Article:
11 days and 80 million hits later, one thing is clear: the Invisible Children campaign has succeeded in one of its primary objectives, to make Joseph Kony “famous.” Whether this is a good thing is what has troubled so many. For an organization whose numbers have been dwindling for years, is taking down the LRA an idea “whose time has come; whose time is now?” (quoted from the YouTube video). I’m not really keen on jumping back on this bandwagon, as I do concede that anything that can get millions of youths to “look up from their iPhones” is a good thing (though I don’t agree with a great deal of what Kristof writes in that article). Nevertheless, I’ve come across a few additional articles on the Kony 2012 phenomenon that merit a share…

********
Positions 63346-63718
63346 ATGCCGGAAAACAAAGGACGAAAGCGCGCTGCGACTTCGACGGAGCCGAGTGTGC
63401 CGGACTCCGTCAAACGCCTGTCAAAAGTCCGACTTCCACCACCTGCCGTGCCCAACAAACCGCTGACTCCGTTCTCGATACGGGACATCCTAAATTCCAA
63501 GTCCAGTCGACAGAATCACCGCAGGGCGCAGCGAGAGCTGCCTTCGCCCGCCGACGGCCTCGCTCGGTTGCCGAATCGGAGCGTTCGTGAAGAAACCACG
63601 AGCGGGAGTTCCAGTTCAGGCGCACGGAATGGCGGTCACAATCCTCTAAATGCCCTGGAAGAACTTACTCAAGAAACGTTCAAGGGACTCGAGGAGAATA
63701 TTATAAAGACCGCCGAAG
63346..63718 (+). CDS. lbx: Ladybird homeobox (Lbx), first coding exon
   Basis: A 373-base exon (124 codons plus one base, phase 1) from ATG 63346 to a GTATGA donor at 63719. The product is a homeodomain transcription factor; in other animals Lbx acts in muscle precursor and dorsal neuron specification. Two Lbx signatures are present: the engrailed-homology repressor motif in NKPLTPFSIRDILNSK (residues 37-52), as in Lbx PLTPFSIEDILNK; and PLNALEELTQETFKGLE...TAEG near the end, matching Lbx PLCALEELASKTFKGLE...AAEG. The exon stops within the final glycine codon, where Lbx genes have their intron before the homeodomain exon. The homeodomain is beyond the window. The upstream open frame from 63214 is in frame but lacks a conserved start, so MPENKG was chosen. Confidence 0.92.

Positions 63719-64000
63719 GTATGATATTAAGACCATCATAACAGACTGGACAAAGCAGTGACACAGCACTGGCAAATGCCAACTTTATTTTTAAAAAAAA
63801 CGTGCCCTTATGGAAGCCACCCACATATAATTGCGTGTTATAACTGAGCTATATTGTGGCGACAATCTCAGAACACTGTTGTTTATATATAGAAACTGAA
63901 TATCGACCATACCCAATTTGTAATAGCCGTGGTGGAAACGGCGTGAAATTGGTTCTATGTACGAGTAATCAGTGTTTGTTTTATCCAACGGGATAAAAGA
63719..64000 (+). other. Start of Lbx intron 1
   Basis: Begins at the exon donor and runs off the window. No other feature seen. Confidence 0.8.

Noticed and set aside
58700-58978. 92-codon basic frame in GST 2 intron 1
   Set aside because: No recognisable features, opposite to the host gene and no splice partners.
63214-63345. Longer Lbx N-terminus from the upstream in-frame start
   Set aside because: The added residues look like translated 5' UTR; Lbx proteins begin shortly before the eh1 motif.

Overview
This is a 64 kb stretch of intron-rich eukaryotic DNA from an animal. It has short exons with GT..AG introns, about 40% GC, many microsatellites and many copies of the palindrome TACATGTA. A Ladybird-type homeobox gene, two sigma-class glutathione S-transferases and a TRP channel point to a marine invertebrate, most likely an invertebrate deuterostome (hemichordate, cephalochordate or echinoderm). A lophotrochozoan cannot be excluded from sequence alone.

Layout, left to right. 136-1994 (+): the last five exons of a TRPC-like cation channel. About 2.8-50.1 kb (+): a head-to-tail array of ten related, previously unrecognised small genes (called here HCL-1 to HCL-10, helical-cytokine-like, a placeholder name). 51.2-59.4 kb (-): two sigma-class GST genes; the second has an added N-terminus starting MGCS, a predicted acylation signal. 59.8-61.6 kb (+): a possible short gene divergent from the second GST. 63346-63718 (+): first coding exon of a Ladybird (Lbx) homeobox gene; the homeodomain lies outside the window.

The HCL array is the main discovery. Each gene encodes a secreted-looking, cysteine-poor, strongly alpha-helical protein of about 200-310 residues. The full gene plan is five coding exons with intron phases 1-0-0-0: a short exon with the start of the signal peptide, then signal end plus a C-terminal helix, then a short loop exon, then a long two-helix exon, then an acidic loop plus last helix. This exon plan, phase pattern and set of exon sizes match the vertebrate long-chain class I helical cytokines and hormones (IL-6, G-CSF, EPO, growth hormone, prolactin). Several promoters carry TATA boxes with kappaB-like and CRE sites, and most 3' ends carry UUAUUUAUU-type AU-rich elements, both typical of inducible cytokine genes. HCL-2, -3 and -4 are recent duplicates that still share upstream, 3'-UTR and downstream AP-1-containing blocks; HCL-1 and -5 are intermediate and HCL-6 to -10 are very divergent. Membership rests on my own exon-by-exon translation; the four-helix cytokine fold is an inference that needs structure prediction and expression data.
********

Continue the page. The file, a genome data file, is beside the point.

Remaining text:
Alex de Waal is at it again, this time answering those who take issue with his criticisms of the Kony 2012 campaign by asking “so what would you do about Joseph Kony and the Lord’s Resistance Army?” His response? To go through the nine-point approach of the 2006 International Crisis Group step-by-step, rating the effectiveness of each point. His conclusion?

African and international efforts have already solved most of the problems associated with the LRA and the conflict and humanitarian crisis in northern Uganda, and are making progress in the remaining areas. Let’s keep up those efforts.

Nevertheless, it looks like Uganda is spear-heading a renewed drive to capture Kony. Given their track record the last time they tried to hunt Kony down, is this really something we want…?

On a more light-hearted, but nevertheless important, note about Kony 2012, the Prime Minister of Uganda, Amama Mbabazi, recently tweeted several of the high-profile celebrities who had jumped on the Kony 2012 bandwagon. His message?

As PM of Uganda,I appreciate your interest & invite you to visit.We have peace,stability & great people.#KonyisntinUganda

Well played, sir. Well played.